The Smithsonian’s National Zoo has been part of an international effort to breed highly endangered giant pandas in captivity ever since Richard Nixon visited China in 1972. But in 43 years, they’ve had only two solid successes–cubs Tai Shan and Bao Bao. They hope the new twins born this weekend will make it four.
Red pandas and giant pandas have more in common than simply being equally adorable and included on the IUCN Red List. They both eat bamboo and live in the same habitats. How do they coexist without competing over the same resources? The secret might be hidden in their skulls.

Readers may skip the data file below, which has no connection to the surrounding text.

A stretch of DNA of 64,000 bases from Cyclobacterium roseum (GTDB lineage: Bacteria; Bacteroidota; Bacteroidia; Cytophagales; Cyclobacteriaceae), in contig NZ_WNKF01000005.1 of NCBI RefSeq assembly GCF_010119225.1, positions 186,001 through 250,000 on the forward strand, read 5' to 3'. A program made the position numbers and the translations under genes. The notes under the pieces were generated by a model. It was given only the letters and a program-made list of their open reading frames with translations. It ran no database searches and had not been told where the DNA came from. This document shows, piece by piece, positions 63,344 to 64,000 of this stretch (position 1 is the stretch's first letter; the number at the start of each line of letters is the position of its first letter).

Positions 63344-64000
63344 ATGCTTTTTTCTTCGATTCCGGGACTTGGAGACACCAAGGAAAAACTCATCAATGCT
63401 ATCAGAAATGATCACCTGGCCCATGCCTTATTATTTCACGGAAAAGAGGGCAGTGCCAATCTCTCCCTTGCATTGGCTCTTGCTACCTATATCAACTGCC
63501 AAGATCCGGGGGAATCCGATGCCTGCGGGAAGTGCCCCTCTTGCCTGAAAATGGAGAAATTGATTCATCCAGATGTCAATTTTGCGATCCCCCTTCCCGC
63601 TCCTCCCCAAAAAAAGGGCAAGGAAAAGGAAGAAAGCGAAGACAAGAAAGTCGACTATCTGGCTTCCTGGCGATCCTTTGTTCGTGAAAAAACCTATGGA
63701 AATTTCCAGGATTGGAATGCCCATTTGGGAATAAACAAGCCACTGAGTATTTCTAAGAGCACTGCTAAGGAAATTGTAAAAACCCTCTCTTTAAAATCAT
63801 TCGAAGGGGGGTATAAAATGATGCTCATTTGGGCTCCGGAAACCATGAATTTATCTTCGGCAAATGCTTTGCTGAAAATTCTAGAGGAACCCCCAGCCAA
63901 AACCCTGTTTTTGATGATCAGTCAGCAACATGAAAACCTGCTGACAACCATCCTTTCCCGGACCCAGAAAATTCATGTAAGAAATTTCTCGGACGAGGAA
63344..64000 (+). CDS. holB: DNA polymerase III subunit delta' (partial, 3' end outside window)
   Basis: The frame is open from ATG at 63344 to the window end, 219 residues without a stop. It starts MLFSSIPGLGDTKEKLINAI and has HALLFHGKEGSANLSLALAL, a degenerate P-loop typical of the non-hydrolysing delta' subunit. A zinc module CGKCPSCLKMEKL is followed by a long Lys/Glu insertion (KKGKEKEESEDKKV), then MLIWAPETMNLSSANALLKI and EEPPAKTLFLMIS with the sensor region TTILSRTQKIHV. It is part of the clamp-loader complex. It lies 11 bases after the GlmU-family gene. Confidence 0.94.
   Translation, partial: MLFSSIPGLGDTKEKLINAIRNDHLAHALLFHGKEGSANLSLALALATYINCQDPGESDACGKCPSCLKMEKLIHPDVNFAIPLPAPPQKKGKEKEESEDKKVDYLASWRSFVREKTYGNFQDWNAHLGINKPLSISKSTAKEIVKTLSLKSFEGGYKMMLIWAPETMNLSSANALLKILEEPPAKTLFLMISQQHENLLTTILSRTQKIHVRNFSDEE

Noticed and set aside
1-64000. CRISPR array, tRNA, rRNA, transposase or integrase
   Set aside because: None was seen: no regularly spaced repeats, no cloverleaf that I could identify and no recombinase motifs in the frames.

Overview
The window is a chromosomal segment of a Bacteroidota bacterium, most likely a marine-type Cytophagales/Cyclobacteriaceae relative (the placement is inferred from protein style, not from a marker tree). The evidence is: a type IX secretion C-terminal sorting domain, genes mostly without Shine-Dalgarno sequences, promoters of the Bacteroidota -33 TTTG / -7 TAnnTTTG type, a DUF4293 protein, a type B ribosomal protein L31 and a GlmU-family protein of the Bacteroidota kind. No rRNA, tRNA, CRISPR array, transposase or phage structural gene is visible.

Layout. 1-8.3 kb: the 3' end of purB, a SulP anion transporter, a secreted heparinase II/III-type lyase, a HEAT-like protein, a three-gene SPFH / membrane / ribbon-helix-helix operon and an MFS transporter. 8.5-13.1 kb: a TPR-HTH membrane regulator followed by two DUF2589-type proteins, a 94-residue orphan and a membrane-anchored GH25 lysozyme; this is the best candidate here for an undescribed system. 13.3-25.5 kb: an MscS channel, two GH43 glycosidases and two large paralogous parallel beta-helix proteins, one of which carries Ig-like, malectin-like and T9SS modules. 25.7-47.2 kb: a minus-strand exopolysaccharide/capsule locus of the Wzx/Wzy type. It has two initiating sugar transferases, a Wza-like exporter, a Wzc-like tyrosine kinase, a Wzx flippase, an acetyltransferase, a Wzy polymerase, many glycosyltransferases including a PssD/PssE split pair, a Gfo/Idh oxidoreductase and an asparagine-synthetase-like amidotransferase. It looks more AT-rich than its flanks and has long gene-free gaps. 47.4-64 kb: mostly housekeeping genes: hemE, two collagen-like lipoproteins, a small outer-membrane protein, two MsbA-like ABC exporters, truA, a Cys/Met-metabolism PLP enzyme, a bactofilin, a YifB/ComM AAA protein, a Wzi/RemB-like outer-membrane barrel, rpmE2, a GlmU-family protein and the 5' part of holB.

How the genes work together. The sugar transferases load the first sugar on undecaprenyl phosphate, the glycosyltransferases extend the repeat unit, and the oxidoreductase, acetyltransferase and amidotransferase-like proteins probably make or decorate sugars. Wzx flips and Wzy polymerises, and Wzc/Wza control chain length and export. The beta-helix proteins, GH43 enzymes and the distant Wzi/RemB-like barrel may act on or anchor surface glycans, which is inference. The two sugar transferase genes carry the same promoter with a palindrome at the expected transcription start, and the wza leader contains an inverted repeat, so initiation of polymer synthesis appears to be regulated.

For members of the taxonomic order Carnivora, giant pandas (Ailuropoda melanoleuca) eat surprisingly little meat. They're nearly entirely herbivorous, subsisting almost exclusively on bamboo. What's strange about the panda is that it isn't really very well designed for a plant-based diet. At least not at first glance.